If you're staying at a hotel, call the front desk in advance and explain that you're a photographer and that you'll be shipping equipment ahead so it will be waiting when you arrive. Confirm that they will sign for it and there shouldn't be a problem. Just don't forget to process those high speed films before you head home. Any major city in the U.S., and most large cities world wide have "press and film" offices (though the names vary). These offices are set up to liaison to journalists and film makers and they'll have a list of high quality professional labs in that city.
I am an experienced photographer. I use Nikon 35mm cameras for land and underwater photography. I also use a Nikon Coolpix 995 for the above.
I have a HP Photosmart S20 scanner and a HP 952C printer.
I will be taking the 952C to my office for occasional photo printing and for document printing.
I will be replacing the 952C with a photo printer. To get to the point, can you give me some straight talk about what you think is the best moderately priced photo printer?
Which is the best, HP or Epson? I'm looking for the best bang for my buck for printing photos. I use Photoshop 6.0.
The quality of photo printers is really improving. We use Epson Photo printers in-house. They offer the best quality without going into outrageously priced inks and are relatively fast. The staff here all have photos printed on Epson printers hanging in our homes next to traditionally printed photos. Without knowing which ones were printed on the ink jet printer, you would be hard pressed to tell the difference.
Keep in mind, there are some who still say HP has better printers and some are starting to say the series of Canon photo printers are the best. I have seen output from these printers and they are very good, however, I am still going to stick with my Epson. Another indicator is that any professional graphics shop I've walked into recently has Epson printers almost exclusively.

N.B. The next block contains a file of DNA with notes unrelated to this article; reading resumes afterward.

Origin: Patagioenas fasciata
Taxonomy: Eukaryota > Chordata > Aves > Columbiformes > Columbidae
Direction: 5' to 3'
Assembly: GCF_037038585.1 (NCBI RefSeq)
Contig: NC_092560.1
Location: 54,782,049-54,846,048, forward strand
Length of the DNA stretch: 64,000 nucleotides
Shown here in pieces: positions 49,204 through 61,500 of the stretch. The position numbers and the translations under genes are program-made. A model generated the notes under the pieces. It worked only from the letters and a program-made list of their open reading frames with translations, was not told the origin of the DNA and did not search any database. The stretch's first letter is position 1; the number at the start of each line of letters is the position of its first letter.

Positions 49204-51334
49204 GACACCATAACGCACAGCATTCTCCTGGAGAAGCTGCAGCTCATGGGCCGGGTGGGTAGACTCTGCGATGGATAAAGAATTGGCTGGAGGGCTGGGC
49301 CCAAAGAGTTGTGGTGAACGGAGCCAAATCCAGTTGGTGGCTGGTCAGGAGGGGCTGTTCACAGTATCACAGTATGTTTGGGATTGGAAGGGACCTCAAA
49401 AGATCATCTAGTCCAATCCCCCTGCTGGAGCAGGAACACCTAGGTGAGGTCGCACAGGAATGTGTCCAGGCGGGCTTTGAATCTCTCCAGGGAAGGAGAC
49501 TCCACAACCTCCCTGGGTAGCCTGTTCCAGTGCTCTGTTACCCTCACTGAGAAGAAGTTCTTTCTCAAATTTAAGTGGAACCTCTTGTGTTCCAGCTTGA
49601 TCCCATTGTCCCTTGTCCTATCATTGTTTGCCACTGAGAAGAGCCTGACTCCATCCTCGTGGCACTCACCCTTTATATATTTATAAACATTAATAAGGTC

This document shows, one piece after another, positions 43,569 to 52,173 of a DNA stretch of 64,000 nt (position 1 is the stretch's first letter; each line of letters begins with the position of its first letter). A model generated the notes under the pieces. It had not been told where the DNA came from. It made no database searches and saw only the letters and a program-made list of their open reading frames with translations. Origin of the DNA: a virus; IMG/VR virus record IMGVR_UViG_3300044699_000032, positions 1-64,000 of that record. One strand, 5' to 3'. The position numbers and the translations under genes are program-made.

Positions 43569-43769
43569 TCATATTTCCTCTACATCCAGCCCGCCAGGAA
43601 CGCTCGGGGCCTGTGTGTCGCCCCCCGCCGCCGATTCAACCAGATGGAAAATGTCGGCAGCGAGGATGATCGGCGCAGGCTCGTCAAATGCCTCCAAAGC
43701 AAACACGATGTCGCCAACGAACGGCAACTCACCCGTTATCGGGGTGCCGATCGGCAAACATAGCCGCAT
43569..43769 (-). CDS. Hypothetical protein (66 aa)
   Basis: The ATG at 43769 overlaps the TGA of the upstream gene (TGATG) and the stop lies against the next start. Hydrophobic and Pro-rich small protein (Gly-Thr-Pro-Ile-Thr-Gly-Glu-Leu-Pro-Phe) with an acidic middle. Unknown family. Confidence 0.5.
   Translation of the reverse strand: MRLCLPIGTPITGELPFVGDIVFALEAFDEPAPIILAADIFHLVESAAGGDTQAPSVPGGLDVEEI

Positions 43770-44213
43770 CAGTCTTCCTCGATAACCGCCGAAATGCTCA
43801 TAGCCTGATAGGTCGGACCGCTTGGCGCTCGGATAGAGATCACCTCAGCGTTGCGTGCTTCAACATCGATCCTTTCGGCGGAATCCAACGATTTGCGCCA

I am a digital artist. Many art competitions require me to submit slides of my work. I have to print out my work and then hire someone to take a photo of my printout. I would like to know how to take my own photographs of my art work. I know that I will need a special filter that eliminates the reflection. What kind of filter will I need? What about lighting etc. I have a regular old 35mm Minolta XG-M. Can you give me some tips?
Thanks so much for any help you can provide,
Shooting slides of artwork or photographs can be relatively easy. If you can take your work outside, set it up on a support in an area that is well lit but not in direct sunlight (open shade). Meter from an 18% gray card and set your camera to that reading. Then fill your frame with your image and take the shot. If you want to be extra sure you got the correct exposure, bracket. With slides I would suggest no more than 1/2 stop over or under your base exposure.
A polarizer on your lens will help reduce glare and reflections on your art work. This filter will also increase color saturation. Polarizers are easy to use. When framing your shot, just rotate the outer ring of the filter till you see the desired effect. Remember to adjust your exposure for the filter if you are using a hand held meter. An in-camera meter the camera will compensate for it.